Our five basic senses are important to us – touch, sight, hearing, smell and taste. The sensing organs associated with each sense send information to the brain to help us understand and perceive the world around us. This year, I have been thinking about our senses, possibly because many people who have contracted Covid-19 have lost their sense of taste. Meanwhile, I have been having lots of hearing tests as I had impaired hearing due to a bomb blast nearly 40 years ago. This all got me thinking about how important my sense of smell is and how much smell can evoke very poignant memories. For example, my favourite scented summer plants are Roses. The Roses in my garden remind me of my grandmother as not only did she have a Rose garden but also because she wore a Rose fragrance.
I love all the fragrances in my garden. However, I do not understand flowers that do not have a fragrance; however pretty they are, they seem to be lacking. So whenever I am planning to plant an area of the garden, I always reach for my RHS Companion to Scented Plants. I want to recommend it however, it appears to cost £75+ on Amazon, but at Peter Nyssen, it is £18 but out of stock though you can pop your email address into the box so that they can contact you when it is back in stock.
Available from Peter Nyssen (not in stock at the moment).
Meanwhile here are some flowers that give off a delicious fragrance during the summer months.
ROSE – GERTRUDE JEKYLL
This beautiful, perfectly balanced Old Rose scent is often described as being the quintessential Old Rose fragrance. A vigorous rose; it will form a medium-sized, upright shrub. This rose is my absolute favourite.
Available from David Austen.
ROSE – SCENT FROM HEAVEN
Voted Rose of the Year 2017, this climbing rose has a powerful perfume. A repeat-bloomer, it starts to flower in early summer, producing elegantly pointed buds that open up to lush apricot-orange blooms – and it’s usually still in flower in early autumn. It has been bred in Britain by rose hybridiser Chris Warner, who is renowned for his climbing and rambling roses. He has hailed it as being extremely disease-resistant, saying that ‘you will never have to spray it’ (against fungal diseases). Therefore, not only does it look good, it smells delicious, and will not require a lot of fuss and bother.
Available from RHS Plants.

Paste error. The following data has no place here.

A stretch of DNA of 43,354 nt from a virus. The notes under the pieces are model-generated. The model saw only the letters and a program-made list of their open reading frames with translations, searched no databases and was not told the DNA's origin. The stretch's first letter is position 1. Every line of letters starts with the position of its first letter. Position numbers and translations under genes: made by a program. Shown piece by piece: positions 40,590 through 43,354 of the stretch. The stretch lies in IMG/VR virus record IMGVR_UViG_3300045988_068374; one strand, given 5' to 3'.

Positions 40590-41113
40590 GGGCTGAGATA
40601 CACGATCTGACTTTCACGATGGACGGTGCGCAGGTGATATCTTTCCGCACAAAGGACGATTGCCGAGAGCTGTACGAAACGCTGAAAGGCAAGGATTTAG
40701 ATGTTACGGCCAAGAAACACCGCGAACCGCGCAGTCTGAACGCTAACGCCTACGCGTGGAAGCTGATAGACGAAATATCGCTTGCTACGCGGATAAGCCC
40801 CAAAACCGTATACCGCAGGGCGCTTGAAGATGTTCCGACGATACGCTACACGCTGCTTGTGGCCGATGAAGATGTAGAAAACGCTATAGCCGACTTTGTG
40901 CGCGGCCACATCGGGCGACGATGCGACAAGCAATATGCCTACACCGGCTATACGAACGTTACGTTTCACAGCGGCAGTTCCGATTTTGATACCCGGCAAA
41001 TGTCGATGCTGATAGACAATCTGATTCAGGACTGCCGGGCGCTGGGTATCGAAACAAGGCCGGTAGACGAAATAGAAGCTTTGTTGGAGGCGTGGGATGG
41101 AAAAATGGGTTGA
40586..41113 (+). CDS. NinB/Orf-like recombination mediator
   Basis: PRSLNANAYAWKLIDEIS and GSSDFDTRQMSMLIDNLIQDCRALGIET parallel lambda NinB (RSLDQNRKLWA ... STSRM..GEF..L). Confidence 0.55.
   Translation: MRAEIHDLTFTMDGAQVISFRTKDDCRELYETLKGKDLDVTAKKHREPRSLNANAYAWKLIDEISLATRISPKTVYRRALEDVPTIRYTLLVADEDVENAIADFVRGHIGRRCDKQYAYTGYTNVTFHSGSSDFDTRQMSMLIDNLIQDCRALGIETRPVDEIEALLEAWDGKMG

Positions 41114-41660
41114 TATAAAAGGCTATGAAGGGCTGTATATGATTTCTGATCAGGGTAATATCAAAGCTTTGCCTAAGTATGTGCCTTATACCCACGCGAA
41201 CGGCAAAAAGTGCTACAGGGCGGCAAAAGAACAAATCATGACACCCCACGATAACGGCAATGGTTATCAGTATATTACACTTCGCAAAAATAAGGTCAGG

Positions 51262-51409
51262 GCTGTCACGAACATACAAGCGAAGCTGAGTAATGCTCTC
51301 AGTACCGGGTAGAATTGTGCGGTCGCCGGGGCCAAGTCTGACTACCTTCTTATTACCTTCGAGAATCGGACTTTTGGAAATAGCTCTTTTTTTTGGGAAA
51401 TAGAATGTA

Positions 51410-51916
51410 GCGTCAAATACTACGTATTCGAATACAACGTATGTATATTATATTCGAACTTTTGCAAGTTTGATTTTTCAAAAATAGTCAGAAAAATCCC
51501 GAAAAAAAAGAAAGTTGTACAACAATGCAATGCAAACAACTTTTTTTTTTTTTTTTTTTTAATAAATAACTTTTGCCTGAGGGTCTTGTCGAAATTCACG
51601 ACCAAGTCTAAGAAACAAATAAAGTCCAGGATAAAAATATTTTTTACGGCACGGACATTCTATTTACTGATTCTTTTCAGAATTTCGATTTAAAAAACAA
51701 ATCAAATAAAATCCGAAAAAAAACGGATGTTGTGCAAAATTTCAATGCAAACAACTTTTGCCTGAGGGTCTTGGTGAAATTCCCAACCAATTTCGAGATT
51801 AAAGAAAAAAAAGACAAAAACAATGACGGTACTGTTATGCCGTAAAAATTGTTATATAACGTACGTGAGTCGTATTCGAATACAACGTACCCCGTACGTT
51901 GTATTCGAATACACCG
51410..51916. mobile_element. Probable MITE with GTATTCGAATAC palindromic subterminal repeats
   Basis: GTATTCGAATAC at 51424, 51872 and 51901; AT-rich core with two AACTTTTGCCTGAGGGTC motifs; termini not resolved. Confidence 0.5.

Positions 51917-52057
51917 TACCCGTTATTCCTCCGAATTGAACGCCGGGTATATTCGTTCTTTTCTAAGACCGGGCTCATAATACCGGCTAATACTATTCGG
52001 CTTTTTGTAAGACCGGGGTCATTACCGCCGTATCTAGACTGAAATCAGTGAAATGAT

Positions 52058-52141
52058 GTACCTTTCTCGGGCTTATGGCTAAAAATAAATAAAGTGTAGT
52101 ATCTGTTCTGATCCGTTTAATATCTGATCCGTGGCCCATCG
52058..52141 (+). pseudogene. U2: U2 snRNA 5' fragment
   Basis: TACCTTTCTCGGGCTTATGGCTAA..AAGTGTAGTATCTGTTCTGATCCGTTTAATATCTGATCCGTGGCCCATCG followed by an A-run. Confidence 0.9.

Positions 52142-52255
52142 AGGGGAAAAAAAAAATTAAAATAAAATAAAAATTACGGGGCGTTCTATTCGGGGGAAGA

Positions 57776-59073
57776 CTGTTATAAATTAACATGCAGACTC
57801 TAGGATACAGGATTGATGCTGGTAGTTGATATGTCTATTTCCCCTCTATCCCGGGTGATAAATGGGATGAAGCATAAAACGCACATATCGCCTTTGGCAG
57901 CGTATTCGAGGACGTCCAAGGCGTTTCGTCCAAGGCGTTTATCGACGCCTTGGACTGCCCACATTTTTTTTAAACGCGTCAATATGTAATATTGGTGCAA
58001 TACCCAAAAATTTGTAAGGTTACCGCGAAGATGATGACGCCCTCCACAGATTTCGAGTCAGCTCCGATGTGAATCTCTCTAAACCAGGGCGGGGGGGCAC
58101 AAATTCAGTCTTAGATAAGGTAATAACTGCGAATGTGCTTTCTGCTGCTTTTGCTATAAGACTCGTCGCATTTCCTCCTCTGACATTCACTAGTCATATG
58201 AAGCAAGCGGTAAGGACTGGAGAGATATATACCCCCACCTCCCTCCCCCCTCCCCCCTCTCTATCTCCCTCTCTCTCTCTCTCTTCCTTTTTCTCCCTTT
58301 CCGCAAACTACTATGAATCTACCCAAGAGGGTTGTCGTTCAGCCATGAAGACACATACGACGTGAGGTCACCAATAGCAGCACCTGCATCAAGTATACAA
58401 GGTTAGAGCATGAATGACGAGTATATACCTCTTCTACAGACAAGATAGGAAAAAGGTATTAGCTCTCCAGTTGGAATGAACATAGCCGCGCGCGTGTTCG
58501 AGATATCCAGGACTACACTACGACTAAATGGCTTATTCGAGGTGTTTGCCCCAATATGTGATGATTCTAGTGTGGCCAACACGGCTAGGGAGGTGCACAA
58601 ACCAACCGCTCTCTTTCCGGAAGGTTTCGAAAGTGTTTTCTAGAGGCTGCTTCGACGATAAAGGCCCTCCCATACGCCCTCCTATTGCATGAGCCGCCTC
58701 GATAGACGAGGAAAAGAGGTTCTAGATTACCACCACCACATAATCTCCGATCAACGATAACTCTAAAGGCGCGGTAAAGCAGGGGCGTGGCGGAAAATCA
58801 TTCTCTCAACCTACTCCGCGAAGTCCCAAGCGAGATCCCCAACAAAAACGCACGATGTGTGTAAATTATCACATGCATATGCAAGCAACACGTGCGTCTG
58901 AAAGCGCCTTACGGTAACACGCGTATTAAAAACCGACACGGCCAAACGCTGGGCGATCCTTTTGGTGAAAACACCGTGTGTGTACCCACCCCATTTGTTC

LILAC ‘MISS KIM’
A heady, lily-like scent emanates from dainty, lavender-pink sprays on this easily grown Manchurian lilac. It is a small deciduous shrub, which is attractive to butterflies and makes a good informal flowering hedge, with the abundant fragrant flowers appearing in May which are dark lavender-pink in bud, fading into a light Lavender pink when fully open. The foliage takes on attractive shades of reddish-purple in the autumn, making it ideal for shrub borders.
Available from Thompson & Morgan.
HONEYSUCKLE – GRAHAM THOMAS
Fabulously fragrant, large, tubular, white flowers, ageing to yellow, from July to September and oval, mid-green leaves. This vigorous, deciduous climber will soon cover a boundary wall or fence in a sunny site. Later flowering than many other varieties of honeysuckle, it’s ideal for a cottage or wildlife garden. I have this growing around my outside eating area and the smell is so gorgeous.
Available from Crocus
With its pretty small white flowers and a sweet orangey fragrance, a mock orange is a pure delight and heralds the beginning of summer. It’s a hardy shrub that will tolerate some shade but can get quite large so beware. Whenever you go near when it’s in bloom, you’ll be struck by its delicious scent almost good enough to eat.
Available from Crocus
Dianthus – ‘Becky Robinson’
Becky Robinson’ is a compact, mound-forming, evergreen perennial with linear, blue-green leaves and, in summer, fragrant, semi-double pale to rose-pink flowers laced with dark red.
I am not a Chrysanthemum fan but the fragrance is so gorgeous I can overcome my dislike of these flowers.
Available from shoot
For milder areas, the delicate and exotic scent of the jasmine is utterly compelling and the wash of tiny flowers a delight. In some areas, winter jasmine will brighten a garden when little else flowers and add that extra touch of autumn fragrance.
Available from Crocus